South African opposition calls for SADC to intervene in Zimbabwe

180801) -- HARARE, Aug. 1, 2018 (Xinhua) -- Soldiers patrol a street in Harare, Zimbabwe, Aug. 1, 2018. Three people died and scores of others were injured Wednesday when protesting opposition supporters clashed with army and police in the capital Harare. Scores of opposition supporters took to the streets of Harare to protest against the delay in announcement of presidential election results as well as alleged rigging of the vote. (Xinhua/Shaun Jusa)

PRETORIA – South Africa’s official opposition, the Democratic Alliance, on Thursday called on Zimbabwe’s President Emmerson Mnangagwa to withdraw the army from the streets of Harare following widespread reports of civilians being shot by the military.

“In light of the ongoing post-election violence, the DA calls on President Emmerson Mnangagwa to immediately stand the army down. The preservation of lives must be the highest priority of the Zimbabwean government right now,” said DA’s spokesman on international relations and cooperation, Stevens Mokgalapa.

“Further, we implore the SADC (Southern African Development Community) and the South African government to intervene and convene all the disputing parties with a view to securing a peaceful and stable Zimbabwe. Now is not the time of quiet diplomacy – calm and stability must be restored in Zimbabwe. Our neighbours across the border have suffered decades of brutal dictatorship and deserve democracy, freedom and safety without further delay.”

He said the DA “condemns in the strongest terms” the use of live ammunition on unarmed civilians in Zimbabwe.

“This is a brutal act that is irreconcilable to a liberal democracy in which citizens have the freedom of expression, and to protest peacefully,” the DA member of Parliament said.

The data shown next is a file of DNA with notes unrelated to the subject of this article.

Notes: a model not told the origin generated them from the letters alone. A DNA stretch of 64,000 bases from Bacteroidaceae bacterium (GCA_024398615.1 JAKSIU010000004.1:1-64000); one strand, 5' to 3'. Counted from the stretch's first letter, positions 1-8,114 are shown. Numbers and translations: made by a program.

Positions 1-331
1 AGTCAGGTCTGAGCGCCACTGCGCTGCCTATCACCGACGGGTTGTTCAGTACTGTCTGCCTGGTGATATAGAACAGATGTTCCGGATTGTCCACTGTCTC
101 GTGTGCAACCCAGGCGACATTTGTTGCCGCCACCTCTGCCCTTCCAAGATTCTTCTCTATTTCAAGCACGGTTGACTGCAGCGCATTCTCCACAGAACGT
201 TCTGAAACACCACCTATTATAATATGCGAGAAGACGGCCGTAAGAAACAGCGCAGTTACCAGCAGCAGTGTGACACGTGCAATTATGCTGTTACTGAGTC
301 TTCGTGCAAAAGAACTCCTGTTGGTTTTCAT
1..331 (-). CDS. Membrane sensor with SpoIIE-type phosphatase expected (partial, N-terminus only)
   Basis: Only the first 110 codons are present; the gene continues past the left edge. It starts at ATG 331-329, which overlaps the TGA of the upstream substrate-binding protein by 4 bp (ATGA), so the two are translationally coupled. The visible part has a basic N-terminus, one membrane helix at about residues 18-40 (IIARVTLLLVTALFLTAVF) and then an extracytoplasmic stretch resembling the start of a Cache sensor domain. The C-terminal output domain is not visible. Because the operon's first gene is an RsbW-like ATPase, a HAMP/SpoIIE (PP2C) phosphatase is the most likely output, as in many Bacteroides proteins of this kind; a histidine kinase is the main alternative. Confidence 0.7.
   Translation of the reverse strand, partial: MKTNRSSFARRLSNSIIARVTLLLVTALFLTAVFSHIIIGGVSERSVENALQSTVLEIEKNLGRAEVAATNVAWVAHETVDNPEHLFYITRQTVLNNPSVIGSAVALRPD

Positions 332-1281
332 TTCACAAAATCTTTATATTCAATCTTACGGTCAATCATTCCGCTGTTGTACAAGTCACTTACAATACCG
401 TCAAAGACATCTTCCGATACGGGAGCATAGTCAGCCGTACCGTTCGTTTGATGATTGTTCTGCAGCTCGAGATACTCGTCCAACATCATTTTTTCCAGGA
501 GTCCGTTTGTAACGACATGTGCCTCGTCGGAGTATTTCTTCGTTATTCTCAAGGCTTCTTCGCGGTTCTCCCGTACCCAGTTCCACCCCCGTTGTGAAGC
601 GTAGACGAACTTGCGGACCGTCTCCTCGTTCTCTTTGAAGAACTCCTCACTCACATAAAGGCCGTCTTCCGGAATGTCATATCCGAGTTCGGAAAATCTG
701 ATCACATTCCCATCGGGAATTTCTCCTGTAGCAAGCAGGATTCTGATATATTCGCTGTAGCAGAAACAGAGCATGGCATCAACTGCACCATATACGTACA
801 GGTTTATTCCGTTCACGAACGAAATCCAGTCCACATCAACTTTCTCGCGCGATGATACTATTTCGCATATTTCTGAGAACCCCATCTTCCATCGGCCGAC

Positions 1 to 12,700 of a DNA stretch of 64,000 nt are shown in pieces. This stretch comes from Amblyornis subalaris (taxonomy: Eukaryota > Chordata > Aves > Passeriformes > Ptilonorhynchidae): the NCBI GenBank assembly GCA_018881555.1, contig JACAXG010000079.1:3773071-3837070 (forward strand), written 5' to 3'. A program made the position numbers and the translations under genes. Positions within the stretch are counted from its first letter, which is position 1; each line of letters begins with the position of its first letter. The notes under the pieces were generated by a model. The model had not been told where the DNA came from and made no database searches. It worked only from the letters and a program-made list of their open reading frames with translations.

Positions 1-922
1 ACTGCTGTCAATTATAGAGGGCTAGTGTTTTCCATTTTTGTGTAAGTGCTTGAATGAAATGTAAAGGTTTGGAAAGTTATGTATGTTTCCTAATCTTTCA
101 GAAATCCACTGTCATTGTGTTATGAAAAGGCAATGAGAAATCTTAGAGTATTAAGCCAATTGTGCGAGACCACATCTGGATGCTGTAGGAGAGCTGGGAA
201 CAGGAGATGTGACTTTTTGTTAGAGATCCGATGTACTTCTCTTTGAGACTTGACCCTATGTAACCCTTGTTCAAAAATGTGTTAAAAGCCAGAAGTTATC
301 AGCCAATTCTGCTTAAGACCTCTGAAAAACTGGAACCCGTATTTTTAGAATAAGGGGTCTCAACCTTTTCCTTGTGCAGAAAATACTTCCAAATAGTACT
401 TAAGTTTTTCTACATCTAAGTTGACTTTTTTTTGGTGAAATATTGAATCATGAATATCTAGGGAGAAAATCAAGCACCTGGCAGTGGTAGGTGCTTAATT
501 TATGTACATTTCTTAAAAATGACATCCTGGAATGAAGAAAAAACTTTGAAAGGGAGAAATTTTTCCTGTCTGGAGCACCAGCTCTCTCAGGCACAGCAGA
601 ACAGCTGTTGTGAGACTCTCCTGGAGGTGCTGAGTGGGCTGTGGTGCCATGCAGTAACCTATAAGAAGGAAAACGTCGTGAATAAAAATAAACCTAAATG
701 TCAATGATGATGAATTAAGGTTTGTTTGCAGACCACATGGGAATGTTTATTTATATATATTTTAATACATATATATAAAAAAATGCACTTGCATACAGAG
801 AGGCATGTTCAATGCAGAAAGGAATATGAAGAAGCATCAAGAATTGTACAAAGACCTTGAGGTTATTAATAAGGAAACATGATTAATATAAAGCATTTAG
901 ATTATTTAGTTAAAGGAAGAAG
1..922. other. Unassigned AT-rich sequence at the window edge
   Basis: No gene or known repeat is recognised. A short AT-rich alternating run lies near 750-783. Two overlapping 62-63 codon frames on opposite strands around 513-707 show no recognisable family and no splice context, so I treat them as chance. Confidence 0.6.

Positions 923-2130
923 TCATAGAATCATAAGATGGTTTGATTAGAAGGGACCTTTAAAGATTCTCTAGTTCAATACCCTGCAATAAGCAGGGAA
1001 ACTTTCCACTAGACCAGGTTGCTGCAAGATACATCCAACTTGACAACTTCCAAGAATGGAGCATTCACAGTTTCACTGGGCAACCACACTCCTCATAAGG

Mokgalapa had recently been in Zimbabwe as part of the SADC Parliamentary Forum. The mission was based in the central and urban constituency of Mutare in the eastern Manicaland Province.

“We were in the field on Saturday for the final rallies and campaigns. The rallies concluded peacefully with no incidents reported at either MDC or ZANU-PF events. We also had an opportunity to inspect the voting stations to assess the readiness of Zimbabwe Electoral Commission (ZEC). Our initial assessment was positive as voting stations were adequately resourced with voting materials available and polling staff and party agents present,” he said.

“With the conclusion of the elections, it became evident however that a major source of contention would be the cumbersome counting procedure. The delay in the announcement of the Presidential results has led to an outpouring of frustration which has led to protests in the streets of Harare.”

The election euphoria in Zimbabwe was quickly punctured when military trucks rolled into Harare city centre to quell protests by opposition MDC-Alliance supporters. Private media in Zimbabwe reported on Thursday that more than six people were shot dead in the melee that followed the soldiers’ deployment.

African News Agency (ANA)

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